This study uses a neural network model trained with in situ data, combined with satellite data and hydrodynamic model products, to compute the daily estuarine export of dissolved organic carbon (DOC) at the mouths of Chesapeake Bay (CB) and Delaware Bay (DB) from 2007 to 2011. Both bays show large flux variability with highest fluxes in spring and lowest in fall as well as interannual flux variability (0.18 and 0.27 Tg C/year in 2008 and 2010 for CB; 0.04 and 0.09 Tg C/year in 2008 and 2011 for DB). Based on previous estimates of total organic carbon (TOCexp) exported by all Mid-Atlantic Bight estuaries (1.2 Tg C/year), the DOC export (CB + DB) of 0.3 Tg C/year estimated here corresponds to 25% of the TOCexp. Spatial and temporal covariations of velocity and DOC concentration provide contributions to the flux, with larger spatial influence. Differences in the discharge of fresh water into the bays (74 billion m3/year for CB and 21 billion m3/year for DB) and their geomorphologies are major drivers of the differences in DOC fluxes for these two systems. Terrestrial DOC inputs are similar to the export of DOC at the bay mouths at annual and longer time scales but diverge significantly at shorter time scales (days to months). Future efforts will expand to the Mid-Atlantic Bight and Gulf of Maine, and its major rivers and estuaries, in combination with coupled terrestrial-estuarine-ocean biogeochemical models that include effects of climate change, such as warming and CO2 increase.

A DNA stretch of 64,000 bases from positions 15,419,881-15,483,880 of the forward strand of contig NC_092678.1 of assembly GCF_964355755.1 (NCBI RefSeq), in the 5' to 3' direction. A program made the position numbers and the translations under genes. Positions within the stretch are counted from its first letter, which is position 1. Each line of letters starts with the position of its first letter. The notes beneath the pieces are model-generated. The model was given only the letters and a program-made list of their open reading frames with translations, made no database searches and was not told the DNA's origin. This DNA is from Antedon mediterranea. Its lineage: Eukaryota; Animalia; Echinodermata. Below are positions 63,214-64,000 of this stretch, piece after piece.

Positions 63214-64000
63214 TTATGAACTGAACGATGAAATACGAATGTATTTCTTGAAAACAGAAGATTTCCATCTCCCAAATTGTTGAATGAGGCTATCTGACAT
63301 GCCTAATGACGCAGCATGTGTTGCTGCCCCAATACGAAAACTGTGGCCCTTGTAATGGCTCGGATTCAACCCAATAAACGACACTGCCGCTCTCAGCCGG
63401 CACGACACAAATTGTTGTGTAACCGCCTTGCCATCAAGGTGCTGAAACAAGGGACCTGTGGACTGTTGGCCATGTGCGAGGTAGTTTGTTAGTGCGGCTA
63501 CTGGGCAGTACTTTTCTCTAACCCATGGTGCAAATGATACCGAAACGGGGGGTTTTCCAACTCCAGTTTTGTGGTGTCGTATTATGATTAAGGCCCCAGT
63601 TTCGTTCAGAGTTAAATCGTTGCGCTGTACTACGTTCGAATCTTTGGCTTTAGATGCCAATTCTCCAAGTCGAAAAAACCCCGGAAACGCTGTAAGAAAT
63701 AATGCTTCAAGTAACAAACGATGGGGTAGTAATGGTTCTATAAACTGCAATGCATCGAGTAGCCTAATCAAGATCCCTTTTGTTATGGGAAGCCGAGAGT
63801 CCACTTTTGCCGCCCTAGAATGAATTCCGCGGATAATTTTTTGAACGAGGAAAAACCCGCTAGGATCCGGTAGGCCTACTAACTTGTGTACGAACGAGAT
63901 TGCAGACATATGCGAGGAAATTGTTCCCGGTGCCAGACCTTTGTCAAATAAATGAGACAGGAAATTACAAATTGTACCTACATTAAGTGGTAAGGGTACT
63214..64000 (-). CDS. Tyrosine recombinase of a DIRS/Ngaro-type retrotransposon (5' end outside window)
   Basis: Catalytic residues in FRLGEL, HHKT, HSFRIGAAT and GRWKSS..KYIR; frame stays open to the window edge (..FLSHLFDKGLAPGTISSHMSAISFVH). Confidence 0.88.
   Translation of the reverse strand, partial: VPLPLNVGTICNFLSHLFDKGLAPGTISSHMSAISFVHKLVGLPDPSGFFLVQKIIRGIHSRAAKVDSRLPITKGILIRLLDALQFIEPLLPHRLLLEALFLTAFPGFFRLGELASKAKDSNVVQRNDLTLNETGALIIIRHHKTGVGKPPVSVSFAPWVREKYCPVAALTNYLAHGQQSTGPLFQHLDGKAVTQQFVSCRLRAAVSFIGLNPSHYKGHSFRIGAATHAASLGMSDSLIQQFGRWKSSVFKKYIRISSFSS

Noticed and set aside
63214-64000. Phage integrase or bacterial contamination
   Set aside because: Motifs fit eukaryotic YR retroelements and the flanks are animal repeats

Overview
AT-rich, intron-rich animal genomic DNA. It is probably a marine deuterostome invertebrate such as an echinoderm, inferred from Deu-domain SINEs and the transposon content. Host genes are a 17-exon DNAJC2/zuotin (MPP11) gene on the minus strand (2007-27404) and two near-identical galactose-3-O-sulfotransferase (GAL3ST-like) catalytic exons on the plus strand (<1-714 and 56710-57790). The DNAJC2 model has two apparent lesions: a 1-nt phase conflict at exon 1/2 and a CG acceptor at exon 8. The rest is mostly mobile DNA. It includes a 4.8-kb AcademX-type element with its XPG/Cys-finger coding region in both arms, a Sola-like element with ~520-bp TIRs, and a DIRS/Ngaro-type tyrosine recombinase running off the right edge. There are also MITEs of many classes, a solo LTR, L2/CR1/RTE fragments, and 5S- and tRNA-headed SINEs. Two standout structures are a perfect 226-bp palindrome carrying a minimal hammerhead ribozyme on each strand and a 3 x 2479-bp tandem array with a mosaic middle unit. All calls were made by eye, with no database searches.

All Science Journal Classification (ASJC) codes
- Earth and Planetary Sciences (miscellaneous)
- Geochemistry and Petrology
- Space and Planetary Science